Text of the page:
When temperatures drop we winterize our RVs so we won’t have problems next spring, but winterizing your RV is only part of preparing the RV for winter storage. Lots of folks don’t think about it, but proper RV storage procedures are just as important as winterizing the RV’s plumbing system.
Here are my top 5 RV storage tips:
These RV storage tips do not cover everything you need to be concerned about when storing your RV, but it’s a good start.
RV Storage Tip #1
When preparing the unit for storage I always wash the exterior and clean the interior thoroughly. Make sure all awning fabric is clean and dry before stowing the awnings. This is a good time to inspect all of the roof seams, body seams and window sealant for any cracks or openings that would let water penetrate the surface. Water can get in the smallest openings so it’s important that you closely inspect all of the sealants. Consult your RV owner’s manual or RV dealer for sealants compatible with any surfaces you are resealing.
Note: Consult your RV owners manual for sealants compatible with your RV roof.
RV Roof Cleaner Products:
- Dicor Rubber Roof Cleaner – 32 Ounce Trigger Spray Bottle; Safe For Regular Use on all RV Roofing And Exteriors
Sealant For EPDM Roofing:
- Dicor Non Leveling Non Sag Lap Sealant 551LSW Designed for vertical and horizontal surfaces. Compatible with EPDM sheeting, it offers excellent adhesion to aluminum, mortar, wood, vinyl, galvanized metal and concrete. It improves the ability to continuously seal and remain flexible.
- Dicor 501LSW-1 Lap Sealant (self-leveling)- 10.3 oz. Designed for horizontal surfaces
Sealant for TPO Roofing:
- Dicor 551LSD White Non-Leveling Dove Lap Sealant – 10.3 oz. Applications include sealing around skylights and TV antennas. Use on roof surfaces including rubber, TPO, metal, fiberglass, aluminum or wood
RV Storage Tip #2
The best storage scenario is to store your RV indoors or under a covered area, but that is not always possible. If the RV is stored outside avoid parking it under trees or in areas where grass and weeds will grow. The sun and other elements can damage your RV. The best investment you can make for an RV stored outside is a quality RV cover. The cover should be made of a breathable material to help promote air circulation and to prevent mold and mildew.
- ADCO 52245 Designer Series SFS Aqua Shed Travel Trailer RV Cover – 28’7″ – 31’6″
- ADCO 52255 Designer Series SFS Aqua Shed 5th Wheel RV Cover – 31’1″ – 34′
- ADCO 34856 Designer Series Gray/White 34′ 1″ – 37′ DuPont Tyvek Fifth Wheel Trailer Cover
- 34815 Designer Series Gray/White 29′ 1″ – 32′ DuPont Tyvek Class C Motorhome Cover
- ADCO 52205 Designer Series SFS Aqua Shed Class A RV Cover – 31’1″ – 34′
- ADCO 34826 Designer Series Gray/White 34′ 1″ – 37′ DuPont Tyvek Class A Motorhome Cover
RV Storage Tip #3
Inflate the tires to the manufacturer’s recommended max cold pressure. Place some type of blocking between the tires and the ground. Make sure the blocking it is larger than the actual foot print of the tire to prevent damage to the tires. Cover the tires to protect them from the sun and harmful UV rays.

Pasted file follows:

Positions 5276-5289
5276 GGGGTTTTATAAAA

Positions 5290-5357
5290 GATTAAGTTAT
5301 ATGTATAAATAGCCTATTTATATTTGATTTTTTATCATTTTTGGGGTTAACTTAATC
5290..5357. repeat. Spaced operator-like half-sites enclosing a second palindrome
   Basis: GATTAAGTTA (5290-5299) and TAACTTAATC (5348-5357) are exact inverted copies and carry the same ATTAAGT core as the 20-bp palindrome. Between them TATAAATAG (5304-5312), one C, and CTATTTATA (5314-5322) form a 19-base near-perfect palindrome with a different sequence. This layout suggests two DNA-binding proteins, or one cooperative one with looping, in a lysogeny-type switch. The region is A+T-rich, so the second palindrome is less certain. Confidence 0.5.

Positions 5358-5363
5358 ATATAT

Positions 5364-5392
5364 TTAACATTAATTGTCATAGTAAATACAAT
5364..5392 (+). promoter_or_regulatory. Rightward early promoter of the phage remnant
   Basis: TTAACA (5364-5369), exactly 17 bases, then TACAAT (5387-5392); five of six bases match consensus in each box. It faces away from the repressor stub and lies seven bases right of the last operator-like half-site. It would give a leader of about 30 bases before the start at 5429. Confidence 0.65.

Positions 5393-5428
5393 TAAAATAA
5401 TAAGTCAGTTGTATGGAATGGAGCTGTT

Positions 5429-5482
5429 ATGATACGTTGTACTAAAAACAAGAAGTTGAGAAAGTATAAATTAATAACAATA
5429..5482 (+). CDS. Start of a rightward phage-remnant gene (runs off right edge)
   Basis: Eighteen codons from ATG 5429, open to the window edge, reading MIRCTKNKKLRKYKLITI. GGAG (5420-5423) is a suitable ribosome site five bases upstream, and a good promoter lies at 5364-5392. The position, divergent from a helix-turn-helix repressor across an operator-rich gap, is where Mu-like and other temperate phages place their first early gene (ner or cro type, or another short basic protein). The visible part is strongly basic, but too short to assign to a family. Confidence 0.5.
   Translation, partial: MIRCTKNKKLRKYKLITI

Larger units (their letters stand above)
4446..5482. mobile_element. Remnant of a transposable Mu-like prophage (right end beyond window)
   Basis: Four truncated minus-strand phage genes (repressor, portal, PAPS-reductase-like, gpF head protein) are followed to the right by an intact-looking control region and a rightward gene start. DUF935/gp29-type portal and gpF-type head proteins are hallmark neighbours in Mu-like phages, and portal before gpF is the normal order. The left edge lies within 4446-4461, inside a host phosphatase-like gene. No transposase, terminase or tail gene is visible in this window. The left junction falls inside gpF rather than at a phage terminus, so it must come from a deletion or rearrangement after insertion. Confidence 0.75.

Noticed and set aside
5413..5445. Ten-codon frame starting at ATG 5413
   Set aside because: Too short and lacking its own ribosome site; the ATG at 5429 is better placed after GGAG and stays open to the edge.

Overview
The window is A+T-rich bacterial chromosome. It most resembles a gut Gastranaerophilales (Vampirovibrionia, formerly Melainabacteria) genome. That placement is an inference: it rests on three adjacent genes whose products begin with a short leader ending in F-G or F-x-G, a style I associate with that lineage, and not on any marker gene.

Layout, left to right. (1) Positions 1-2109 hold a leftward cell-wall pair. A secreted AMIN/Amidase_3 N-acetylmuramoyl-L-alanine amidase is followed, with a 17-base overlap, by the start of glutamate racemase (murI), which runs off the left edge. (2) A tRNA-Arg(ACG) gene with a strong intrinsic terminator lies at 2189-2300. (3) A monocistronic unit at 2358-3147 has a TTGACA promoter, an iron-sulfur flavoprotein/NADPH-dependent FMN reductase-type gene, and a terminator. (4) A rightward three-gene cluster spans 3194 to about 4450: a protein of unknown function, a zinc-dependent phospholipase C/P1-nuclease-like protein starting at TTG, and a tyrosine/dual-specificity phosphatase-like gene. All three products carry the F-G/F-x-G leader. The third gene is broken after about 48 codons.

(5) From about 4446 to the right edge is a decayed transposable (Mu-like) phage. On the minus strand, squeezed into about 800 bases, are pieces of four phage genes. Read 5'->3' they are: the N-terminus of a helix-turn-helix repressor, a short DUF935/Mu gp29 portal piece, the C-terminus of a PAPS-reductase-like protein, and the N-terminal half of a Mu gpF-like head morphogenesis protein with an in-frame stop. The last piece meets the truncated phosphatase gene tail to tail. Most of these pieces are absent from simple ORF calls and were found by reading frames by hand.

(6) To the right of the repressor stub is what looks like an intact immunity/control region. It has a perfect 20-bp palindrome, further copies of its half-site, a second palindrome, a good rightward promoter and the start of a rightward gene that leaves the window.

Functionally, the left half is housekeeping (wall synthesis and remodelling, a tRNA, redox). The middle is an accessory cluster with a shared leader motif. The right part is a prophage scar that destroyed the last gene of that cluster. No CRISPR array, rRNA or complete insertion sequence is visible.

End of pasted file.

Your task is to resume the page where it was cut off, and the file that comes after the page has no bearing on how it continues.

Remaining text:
RV Storage Tip #4
Inspect the underside of the unit thoroughly. Look for anywhere mice or other rodents can get inside and seal these areas using silicone or a spray foam product. You can use mouse and ant traps in and around the unit or use a product like Sniff N Stop to prevent mice from nesting inside the RV. Remove all consumables that would attract mice and other rodents and remove all perishables and anything that can freeze. Defrost the freezer compartment and clean the refrigerator. Leave the refrigerator doors open and place some baking soda inside to absorb odors.
RV Storage Tip #5
Make sure the batteries are prepared for winter storage. Batteries self discharge when in storage. A discharged or partially charged battery will freeze much faster than a fully charged battery. If you do not remove the batteries for storage check the battery state-of-charge every month and charge batteries that are at or below 12.5 volts for 12-volt batteries, or 6.25 volts for 6-volt batteries. Check the electrolyte level in lead acid batteries and add distilled water as required. You can plug the RV in once a month, for about eight hours, to keep the coach batteries topped off, or use a product like the Battery Minder to keep batteries topped off.
Note: If you are not comfortable performing any of these steps on your RV get the work done by a qualified RV service facility.
In addition to these RV storage tips if it is a motorized RV I recommend you fill the fuel tank prior to storage and add a fuel stabilizer. Run the engine and generator long enough to get the stabilizer through the entire fuel system. It’s also a good idea to change the oil and oil filter on the engine and generator prior to storage. Acids accumulate in used oil and can corrode engine bearings. I mentioned at the beginning of the video that these tips don’t cover everything about storing your RV, but if you winterize your RV and follow these storage tips your RV will be ready for the upcoming camping season next spring.
If you would like to learn more RV storage and winterizing tips check out our Winterizing and Storing your RV Training
Happy RV Learning,
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